Despite the minor contribution that AOCS fuels would make to long-term US energy security, their extraction continues to be seriously deliberated. Thus, in order to truly evaluate these fuels in terms of what they would provide, we must first establish their energy potential in terms of British Thermal Units (BTUs). A cubic foot of natural gas contains 1027 BTUs4; thus, 36.99 trillion cubic feet of natural gas contains 3.8 x 1015 BTUs. Similarly, a barrel of petroleum contains 5,800,000 BTUs4; thus, 3.82 billion barrels of oil contains 2.2 x 1016 BTUs. It is worth emphasizing that although the estimated supply of petroleum on the AOCS would last only one third as long as the estimated supply of natural gas, the energy potential of AOCS petroleum is nearly six times greater than the energy potential of AOCS natural gas. Furthermore, at a commodity cost of $0.06 per cubic foot5 for natural gas and well-head cost of $94 per barrel of petroleum6, the total cost to harvest these AOCS fuels is estimated at $2.2 trillion (for 36.99 trillion cubic feet) and $359 billion (for 3.82 billion barrels), respectively. Thus, while the total cost to harvest these fuels is exorbitant, their cheap commodity costs per BTU ($0.00058 per BTU for natural gas, $0.000016 per BTU for petroleum) ‘fuels’ their continued use.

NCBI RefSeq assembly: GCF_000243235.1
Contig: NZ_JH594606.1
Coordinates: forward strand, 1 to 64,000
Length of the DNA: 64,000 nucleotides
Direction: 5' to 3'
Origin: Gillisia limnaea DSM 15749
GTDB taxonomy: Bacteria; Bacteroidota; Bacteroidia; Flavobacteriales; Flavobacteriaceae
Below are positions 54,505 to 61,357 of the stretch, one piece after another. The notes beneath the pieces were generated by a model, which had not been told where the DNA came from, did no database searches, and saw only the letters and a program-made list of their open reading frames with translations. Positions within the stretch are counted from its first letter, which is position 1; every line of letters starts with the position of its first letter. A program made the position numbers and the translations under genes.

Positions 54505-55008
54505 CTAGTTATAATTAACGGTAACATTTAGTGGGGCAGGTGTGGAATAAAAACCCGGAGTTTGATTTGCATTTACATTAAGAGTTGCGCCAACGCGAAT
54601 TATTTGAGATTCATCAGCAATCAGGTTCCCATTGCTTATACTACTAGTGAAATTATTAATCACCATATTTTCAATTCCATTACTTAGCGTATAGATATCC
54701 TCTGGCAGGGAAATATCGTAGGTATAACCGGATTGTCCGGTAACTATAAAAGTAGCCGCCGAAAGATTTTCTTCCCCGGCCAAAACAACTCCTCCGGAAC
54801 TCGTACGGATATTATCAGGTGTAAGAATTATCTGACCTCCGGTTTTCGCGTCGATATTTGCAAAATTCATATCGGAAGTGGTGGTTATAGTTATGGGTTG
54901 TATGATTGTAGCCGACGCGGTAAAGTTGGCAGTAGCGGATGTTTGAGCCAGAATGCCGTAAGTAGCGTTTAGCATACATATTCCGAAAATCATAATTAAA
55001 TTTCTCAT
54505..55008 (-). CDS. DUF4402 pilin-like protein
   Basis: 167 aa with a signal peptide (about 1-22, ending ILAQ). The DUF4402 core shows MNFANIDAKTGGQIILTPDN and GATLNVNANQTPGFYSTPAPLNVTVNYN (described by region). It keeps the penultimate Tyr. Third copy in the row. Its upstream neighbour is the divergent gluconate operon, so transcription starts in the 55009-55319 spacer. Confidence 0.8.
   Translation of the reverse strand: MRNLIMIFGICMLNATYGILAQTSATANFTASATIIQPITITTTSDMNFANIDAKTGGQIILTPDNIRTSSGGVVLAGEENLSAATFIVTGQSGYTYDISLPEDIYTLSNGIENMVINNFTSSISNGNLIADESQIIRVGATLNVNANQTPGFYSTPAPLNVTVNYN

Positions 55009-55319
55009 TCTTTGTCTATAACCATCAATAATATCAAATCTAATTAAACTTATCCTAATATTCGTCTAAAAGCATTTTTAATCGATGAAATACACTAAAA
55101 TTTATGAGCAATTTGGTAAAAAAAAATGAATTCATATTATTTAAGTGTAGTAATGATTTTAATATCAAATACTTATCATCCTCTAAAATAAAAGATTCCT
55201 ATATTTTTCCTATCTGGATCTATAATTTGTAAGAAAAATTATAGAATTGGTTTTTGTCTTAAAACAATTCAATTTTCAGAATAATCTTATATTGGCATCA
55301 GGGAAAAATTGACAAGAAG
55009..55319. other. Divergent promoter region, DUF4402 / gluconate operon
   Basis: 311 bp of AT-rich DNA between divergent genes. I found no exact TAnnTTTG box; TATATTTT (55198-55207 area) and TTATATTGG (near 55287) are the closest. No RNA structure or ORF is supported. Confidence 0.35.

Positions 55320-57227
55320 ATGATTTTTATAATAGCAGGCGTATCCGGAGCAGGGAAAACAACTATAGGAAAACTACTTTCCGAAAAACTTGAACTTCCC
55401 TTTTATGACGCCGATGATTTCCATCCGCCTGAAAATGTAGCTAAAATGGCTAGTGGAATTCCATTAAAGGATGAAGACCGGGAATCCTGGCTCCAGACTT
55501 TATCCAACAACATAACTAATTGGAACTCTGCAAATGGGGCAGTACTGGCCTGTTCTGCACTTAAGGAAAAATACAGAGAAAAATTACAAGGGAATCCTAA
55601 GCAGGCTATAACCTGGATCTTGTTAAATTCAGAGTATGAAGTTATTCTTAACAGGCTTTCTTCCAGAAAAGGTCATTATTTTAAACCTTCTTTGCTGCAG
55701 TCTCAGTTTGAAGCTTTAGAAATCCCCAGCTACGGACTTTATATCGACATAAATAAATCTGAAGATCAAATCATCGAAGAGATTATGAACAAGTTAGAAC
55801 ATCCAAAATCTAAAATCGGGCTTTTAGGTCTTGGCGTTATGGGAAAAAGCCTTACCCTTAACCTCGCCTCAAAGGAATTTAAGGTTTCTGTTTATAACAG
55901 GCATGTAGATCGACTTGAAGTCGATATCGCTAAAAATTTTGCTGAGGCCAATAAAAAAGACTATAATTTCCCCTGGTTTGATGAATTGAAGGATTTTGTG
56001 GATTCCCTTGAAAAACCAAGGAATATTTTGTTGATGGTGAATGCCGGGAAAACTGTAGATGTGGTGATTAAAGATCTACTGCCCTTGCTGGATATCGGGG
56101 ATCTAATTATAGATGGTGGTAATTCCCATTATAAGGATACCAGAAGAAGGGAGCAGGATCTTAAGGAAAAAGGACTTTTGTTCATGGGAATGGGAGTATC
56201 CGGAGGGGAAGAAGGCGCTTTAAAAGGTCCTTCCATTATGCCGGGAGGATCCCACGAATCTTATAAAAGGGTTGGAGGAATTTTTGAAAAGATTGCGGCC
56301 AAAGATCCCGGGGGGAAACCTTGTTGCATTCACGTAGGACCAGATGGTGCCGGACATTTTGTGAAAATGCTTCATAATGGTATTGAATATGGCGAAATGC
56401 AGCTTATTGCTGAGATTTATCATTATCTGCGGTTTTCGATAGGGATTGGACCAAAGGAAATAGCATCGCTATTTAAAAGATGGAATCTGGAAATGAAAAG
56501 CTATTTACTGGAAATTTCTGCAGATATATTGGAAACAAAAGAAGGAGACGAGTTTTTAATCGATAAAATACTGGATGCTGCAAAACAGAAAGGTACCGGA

Having established the BTU potential and cost for harvesting these AOCS fuels, I will now present alternative solutions to drilling for these fuels on the AOCS. Using a standard approach, the feasibility of providing fuel equivalents through conservation alone is discussed first.